American Institute of Physics Congressional Science Fellowship
American Physical Society Congressional Science Fellowship
American Geophysical Union Congressional Science Fellowship
Optical Society of America Congressional Science Fellowships
Jefferson Science Fellowship

The States, Research and Higher Education

State Science and Technology Policy Advice: Issues, Opportunities, and Challenges: Summary of a National Convocation
Source: National Academies Press

State Policy Issues for Higher Education
Source: American Association of State Colleges and Universities

Grapevine project- An annual compilation of data on state tax support for higher education
Source: Illinois State University

The NCHEMS Information Center for State Higher Education Policymaking and Analysis (The Information Center)
Source: The National Center for Higher Education Management Systems

Bibliography

American Association of Physicists in Medicine – Government Affairs
American Association of Physics Teachers – Public Policy
American Astronomical Association – Public Policy – Bringing policy issues to astronomers
American Geophysical Union – Science Policy
American Institute of Physics – Public Policy Center
American Physical Society – Policy and Advocacy
Association of American Universities – Policy Issues
Materials Research Society – Policy/Advocacy
National Society of Black Physicists – Policy
Optical Society of America – Public Policy
SPIE – Public Policy News
NAFEO Advocacy

Issues of Equity in Physics Access and Enrollment August 6, 2015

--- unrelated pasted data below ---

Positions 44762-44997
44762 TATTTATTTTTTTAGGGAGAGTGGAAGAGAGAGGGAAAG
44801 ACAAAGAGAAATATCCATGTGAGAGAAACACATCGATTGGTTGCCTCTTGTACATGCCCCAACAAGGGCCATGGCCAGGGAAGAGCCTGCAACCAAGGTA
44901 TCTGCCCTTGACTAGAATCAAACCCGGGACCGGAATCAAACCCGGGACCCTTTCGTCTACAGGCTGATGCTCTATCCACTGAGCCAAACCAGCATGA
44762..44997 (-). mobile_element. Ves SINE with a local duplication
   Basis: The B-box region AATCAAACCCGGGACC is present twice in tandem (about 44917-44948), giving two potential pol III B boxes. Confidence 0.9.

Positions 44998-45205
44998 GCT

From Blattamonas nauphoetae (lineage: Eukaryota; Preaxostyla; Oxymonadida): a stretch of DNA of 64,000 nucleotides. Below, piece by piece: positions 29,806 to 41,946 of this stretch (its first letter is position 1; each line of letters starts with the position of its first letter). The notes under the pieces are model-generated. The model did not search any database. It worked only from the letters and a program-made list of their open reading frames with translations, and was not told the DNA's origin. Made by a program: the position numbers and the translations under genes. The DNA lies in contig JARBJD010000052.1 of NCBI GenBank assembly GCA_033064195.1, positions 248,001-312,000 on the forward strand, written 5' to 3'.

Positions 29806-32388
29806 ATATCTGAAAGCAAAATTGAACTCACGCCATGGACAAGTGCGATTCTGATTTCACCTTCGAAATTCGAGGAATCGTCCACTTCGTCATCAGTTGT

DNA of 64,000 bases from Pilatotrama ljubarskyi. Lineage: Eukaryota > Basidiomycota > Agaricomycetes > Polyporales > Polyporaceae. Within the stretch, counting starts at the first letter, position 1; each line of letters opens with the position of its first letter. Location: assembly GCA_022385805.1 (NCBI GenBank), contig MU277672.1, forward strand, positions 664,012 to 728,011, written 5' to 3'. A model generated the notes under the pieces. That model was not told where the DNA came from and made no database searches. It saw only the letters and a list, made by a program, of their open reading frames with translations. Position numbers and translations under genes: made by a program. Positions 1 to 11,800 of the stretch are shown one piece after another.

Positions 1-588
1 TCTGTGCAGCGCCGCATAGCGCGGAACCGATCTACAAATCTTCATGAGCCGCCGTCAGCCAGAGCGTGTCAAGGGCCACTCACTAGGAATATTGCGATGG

Posted by PER Section Chair in : History, Policy and Education (HPE), Physics Education Research (PER) , add a comment

High school physics is a gateway course for post-secondary study in science, medicine, and engineering, as well as an essential component in the formation of students’ scientific literacy.  Yet, despite reports to the contrary, the availability of physics as a course for high school students is not equitably distributed throughout the United States.

While some schools provide physics for all who wish to take it, a more common scenario is limited availability. This is particularly true in urban districts, where physics is not universally available in secondary school.  The existence of policies that restrict science opportunities for secondary students results in diminished outcomes in terms of scientific proficiency.

Recently researchers at Columbia University examined the 316 secondary schools in the New York City Public School system to identify factors related to availability of physics courses.  New York City’s (population 8.1 million) public schools system  is the largest school district in the United States, with approximately 300,000 secondary school students (15.1% White, 33.6% Black, 38.2% Hispanic, 13.0% Asian).